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“The Embalmer”: an exploration of our complicated relationship with death

Picture of book: “The Embalmer” by Anne-Renee Caille

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The Embalmer by Anne-Renee Caille is an uneasy survey of death, our relationship with it, and the people who work with death on a regular basis. The novel is written in poetic prose and each new section is punctuated by the examination of a different dead body the embalmer has worked on throughout his career. Each body has its own significance to the embalmer and through each body a different story is woven about our relationship with death, the living, and our hopeless attempts at understanding the two.

Whether it be morbid fascination or fear, every human has a strange relationship with death. Some people a drawn towards it, whilst other shy away.

“I am listening to what can be heard: a child who keeps company with the death and an adult who keeps company with the dead, who chooses them.”


To choose the dead can mean many things. In some ways, I would argue that by choosing the dead the embalmer wishes to connect with death and connect with whatever is left after death has taken life. Yet the profession of an embalmer is to also create the illusion of life. With different embalming fluids and stitches, thick makeup and dyes, the embalmer reanimates the dead for the viewing pleasure of the living. Death, in this regard is very much about the living and those left behind. We can only perceive and understand death through the interpretation of life. No one has ever died and then come back later to tell all. The dead in this case are very simple,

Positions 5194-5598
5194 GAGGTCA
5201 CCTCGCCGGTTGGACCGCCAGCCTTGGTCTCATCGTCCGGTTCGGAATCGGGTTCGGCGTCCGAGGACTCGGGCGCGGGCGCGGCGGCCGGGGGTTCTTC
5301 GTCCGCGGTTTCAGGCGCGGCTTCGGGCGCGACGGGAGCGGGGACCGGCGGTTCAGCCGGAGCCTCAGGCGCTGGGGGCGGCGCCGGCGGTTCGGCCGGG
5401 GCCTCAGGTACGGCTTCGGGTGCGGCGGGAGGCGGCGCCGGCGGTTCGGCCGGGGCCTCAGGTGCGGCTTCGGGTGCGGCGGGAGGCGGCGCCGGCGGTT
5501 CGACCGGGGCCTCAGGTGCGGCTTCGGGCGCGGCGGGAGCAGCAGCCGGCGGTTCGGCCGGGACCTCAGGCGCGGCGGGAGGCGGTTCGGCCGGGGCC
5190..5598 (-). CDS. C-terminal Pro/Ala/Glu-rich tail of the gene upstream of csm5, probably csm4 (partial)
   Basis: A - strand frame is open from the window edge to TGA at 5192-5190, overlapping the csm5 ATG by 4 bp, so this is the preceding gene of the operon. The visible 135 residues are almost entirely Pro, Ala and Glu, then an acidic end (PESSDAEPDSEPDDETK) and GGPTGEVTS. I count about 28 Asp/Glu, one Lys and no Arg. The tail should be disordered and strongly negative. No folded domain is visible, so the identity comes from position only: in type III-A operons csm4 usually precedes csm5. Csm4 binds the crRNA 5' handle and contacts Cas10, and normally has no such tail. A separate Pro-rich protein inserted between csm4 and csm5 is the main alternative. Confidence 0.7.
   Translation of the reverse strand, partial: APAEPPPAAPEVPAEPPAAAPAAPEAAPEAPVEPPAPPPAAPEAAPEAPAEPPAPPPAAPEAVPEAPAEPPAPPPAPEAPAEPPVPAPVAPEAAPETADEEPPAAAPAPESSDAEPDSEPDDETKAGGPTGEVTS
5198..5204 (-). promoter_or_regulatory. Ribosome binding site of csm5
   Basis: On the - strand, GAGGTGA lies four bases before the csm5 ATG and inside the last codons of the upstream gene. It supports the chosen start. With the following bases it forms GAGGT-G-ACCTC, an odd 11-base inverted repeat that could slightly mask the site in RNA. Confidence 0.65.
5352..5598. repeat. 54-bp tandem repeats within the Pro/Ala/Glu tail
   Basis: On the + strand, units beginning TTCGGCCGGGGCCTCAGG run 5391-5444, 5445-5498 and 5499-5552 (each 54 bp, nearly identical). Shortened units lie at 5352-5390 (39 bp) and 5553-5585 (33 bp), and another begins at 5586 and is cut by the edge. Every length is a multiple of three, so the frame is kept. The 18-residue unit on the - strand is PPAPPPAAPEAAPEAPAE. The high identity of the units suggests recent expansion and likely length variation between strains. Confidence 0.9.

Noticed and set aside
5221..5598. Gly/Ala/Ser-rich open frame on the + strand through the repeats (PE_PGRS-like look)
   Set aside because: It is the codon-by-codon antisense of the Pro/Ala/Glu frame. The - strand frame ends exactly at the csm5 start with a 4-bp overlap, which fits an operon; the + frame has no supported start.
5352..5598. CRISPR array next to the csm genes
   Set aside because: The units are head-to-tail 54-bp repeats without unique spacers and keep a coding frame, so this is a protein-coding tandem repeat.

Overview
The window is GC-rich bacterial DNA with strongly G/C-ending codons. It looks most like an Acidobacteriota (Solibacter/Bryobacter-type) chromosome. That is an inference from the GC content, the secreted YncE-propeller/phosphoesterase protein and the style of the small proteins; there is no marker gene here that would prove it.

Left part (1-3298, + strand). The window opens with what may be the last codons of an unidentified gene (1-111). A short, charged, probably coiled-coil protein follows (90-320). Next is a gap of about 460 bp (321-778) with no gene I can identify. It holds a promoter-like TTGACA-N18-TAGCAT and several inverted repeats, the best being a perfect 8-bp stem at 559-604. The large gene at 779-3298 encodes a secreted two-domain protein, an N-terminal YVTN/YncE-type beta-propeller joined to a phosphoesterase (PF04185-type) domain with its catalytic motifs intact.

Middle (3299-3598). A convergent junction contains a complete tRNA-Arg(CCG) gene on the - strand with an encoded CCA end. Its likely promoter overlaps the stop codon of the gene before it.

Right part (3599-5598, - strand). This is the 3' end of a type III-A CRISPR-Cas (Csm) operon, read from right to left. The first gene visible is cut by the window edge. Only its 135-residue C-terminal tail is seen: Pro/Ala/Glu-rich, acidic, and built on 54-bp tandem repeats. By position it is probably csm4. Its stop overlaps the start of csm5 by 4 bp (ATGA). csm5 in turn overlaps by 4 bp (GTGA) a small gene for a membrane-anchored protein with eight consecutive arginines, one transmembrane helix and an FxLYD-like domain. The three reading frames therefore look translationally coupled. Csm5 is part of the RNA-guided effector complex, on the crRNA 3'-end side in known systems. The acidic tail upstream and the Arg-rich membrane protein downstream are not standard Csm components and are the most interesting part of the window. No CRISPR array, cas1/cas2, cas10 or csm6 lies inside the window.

“when it comes down to it, the dead expect nothing from us.”


Even though the embalmer makes a living from giving life to corpses he notes that:

“A viewing offer nothing, only takes away everything, takes away even more if that is possible, because from that point on what is left is nothing, a casing hollowed of its flesh.”


Despite the futility of his work, the embalmer is still somehow drawn to the dead. We never truly learn his motivations, just that when he was a child he was intrigued by death and dead bodies. Working with death attracts all sorts of people to it, some for honorable reasons like trying to understand death or to help the living move on after someone has passed on, however, there are also those who have a more devilish fascination with death.

The book talks of death by fire, suicide, murder, accident, fate, old age, water, and everything in between. It is not a book for those uncomfortable with death. The matter-of-fact way of speaking about death is comforting though and I found myself consoled by the uncomplicated prose.

The Embalmer is definitely a confronting read, but well worth consideration. What are your favourite books on death, the dead, and dying? As always share the reading love.

NOTE: this book was accessed through NetGalley and Couch House Books for review.

Buy your copy from Book Depository here.